One of these grand gestures of magnanimity was hosting an annual summer barbecue for employees and their families, at her home. I wasn’t thrilled with that concept, but didn’t find it surprising for a small, tight-knit office. What threw me was how, after the date had been announced, the long-time employees began openly strategizing and sharing their survival tips with us newbies: do NOT under any circumstances arrive early (she’d recruit you for her last-minute set-up scramble… and then blame you for anything that went wrong because of her lack of preparation), have a good excuse prepared to leave as soon as possible, make your exit with a group if you can manage it (she’d be less likely to notice you leaving if you were in a group)… it went on and on.

    I was laid off shortly before the party date, so I didn’t even wind up experiencing the full horror show, but it has colored my perception of office events ever since.

  34. What are your thought on this?*

    This past December, I was back then a 4-month employee at my workplace. About a couple of weeks before the workplace “Holiday Party” some random coworker approached me saying in casual friendly manner something like “Our ‘Holiday Party’ is coming up in a couple of weeks, we all get off work 2 hrs early because of the party, can’t wait to see you there! Bye!” or whatever. My response an unenthusiastic “Um, okay” as truth be told I absolutely DESPISE any kind of “Social” / “Gathering” event I don’t care what it’s for or who’s gonna be there. So come day of party (held on ground floor of workplace building), while everyone else heading to the party I just left and went straight home. A few days later I was asked to meet with the department manager and supervisor, and the HR manager was also with them. They said something like “It has been brought to our attention that you were not seen at the ‘Holiday Party’ ” I then responded “I’m not into parties so I just went home” They looked startled and told me “You were let off work early only for the party, not for you to go home” I said to them (admittedly in sarcastic tone) “I didn’t know the party was mandatory” They then told me “You were to either go to the party or continue working you regular hours, no one gave you permission to go home” Luckily in the end they only gave me stern warning about “This should never happen again” and whatever but the whole thing still pisses me off. And no I’m not at that workplace anymore. But don’t y’all think it’s unfair of them that my only 2 choices are go to party or continue working regular hours? I mean if I’m gonna be unproductive for a couple of hours, I might as well just be unproductive at home!! Or at least somewhere other than a work “party” or home!!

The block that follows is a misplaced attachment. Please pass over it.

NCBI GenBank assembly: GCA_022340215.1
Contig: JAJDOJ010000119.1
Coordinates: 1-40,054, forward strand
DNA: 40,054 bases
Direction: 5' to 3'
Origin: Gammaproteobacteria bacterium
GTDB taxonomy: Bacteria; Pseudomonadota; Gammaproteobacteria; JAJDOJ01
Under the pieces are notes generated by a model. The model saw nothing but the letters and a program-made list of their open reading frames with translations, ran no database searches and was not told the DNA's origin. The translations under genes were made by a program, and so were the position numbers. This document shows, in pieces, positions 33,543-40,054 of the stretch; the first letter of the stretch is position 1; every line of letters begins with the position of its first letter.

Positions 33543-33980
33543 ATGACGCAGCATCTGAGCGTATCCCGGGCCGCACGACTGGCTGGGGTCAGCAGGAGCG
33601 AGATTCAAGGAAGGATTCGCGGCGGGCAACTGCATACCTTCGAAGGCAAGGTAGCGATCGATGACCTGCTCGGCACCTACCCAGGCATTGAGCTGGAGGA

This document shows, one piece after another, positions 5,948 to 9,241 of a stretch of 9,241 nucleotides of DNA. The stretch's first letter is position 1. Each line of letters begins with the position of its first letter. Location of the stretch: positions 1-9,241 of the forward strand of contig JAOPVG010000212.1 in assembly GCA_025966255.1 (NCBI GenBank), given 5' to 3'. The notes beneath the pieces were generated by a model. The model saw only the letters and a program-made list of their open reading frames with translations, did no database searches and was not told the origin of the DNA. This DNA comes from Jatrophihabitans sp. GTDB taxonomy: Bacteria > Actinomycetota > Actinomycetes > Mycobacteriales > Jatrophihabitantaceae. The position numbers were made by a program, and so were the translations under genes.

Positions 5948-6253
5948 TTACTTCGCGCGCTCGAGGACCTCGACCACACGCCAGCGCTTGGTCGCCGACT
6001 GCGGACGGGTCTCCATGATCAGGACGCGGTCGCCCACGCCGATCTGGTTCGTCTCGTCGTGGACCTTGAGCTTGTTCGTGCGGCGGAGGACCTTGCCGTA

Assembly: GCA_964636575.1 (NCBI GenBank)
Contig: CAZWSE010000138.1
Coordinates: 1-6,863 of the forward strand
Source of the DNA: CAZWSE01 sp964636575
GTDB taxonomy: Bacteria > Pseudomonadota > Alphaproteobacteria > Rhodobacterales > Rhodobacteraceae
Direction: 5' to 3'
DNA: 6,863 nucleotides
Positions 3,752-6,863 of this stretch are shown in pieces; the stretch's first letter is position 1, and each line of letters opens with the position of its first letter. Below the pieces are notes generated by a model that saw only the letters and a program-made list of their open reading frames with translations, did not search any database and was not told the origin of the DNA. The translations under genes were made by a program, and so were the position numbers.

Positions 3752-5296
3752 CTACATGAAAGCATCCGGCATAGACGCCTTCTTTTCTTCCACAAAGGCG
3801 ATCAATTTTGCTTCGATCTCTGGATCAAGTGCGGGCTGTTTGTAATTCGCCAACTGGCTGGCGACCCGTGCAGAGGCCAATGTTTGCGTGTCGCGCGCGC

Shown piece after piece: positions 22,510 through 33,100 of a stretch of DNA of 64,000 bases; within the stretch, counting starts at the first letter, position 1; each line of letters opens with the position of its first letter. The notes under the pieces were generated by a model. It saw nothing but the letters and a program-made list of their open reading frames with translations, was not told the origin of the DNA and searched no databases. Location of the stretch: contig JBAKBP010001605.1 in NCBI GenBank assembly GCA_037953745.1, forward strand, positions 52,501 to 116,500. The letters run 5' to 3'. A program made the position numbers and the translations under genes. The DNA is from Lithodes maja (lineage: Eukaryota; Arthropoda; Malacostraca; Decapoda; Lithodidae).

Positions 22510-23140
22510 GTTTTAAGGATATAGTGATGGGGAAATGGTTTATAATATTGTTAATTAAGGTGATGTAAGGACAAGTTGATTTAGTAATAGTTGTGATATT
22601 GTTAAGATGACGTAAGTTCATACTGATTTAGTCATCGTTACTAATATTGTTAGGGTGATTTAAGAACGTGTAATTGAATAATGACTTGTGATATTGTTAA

1. cheeky*

      I think you should have worked. I’m not surprised you were reprimanded for that because you weren’t actually getting time off to leave, but to spend your time at the party instead of work. That’s on you.

      1. What are your thought on this?*

        No one told me I wasn’t allowed to go home instead of “partying”, they didn’t tell me until days after the fact. It’s TOTALLY UNFAIR that going home instead of “partying” wasn’t an option, that the only 2 options were “partying” or continue working, both being extremely undesirable. I feel we should’ve also been given the option of leaving to go home or wherever, instead of “partying” or working (I would’ve been the only employee staying behind to work)

        1. CleverGirl*

          I find working in general extremely undesirable, but I don’t just go home whenever I want.

          Your “TOTALLY UNFAIR” plea sounds rather entitled. It was only 2 hours and presumably there was food. It’s not going to kill you to show up and pretend to get along with your coworkers for a couple hours. You might have even been able to sneak out early. Also seeing as how you had only been in the job 4 months, it probably would have been pretty beneficial to build better relationships with your coworkers and get to know more people. I understand feeling it was unfair that you got reprimanded when you weren’t explicitly told that the party was mandatory, but I don’t think it was hugely unfair to not let you go home early.

          1. Empty Sky*

            Agreed. I think the poster was out of line with professional norms on this one. I have worked at some places that had regular social events in the same afternoon time slot, sometimes with varying departments and/or teams making use of it. Each week people would make individual decisions to go or not to go based on how involved they were with the particular department or project, their current workload, and other factors of their choice. The ones that didn’t go stayed at work for their regular hours. In no case did anyone decide to leave work early unless they were actually attending the event.

    2. Jennifer*

      I would have pretended I was feeling sick while getting ready and texted a co-worker or two (and maybe the supervisor) saying you are dizzy and sick and just can’t make it. I agree, you should not be forced to attend but I can see why HR would be upset that you went home instead of attending, since the time off was given specifically to attend.

    3. Lynn Whitehat*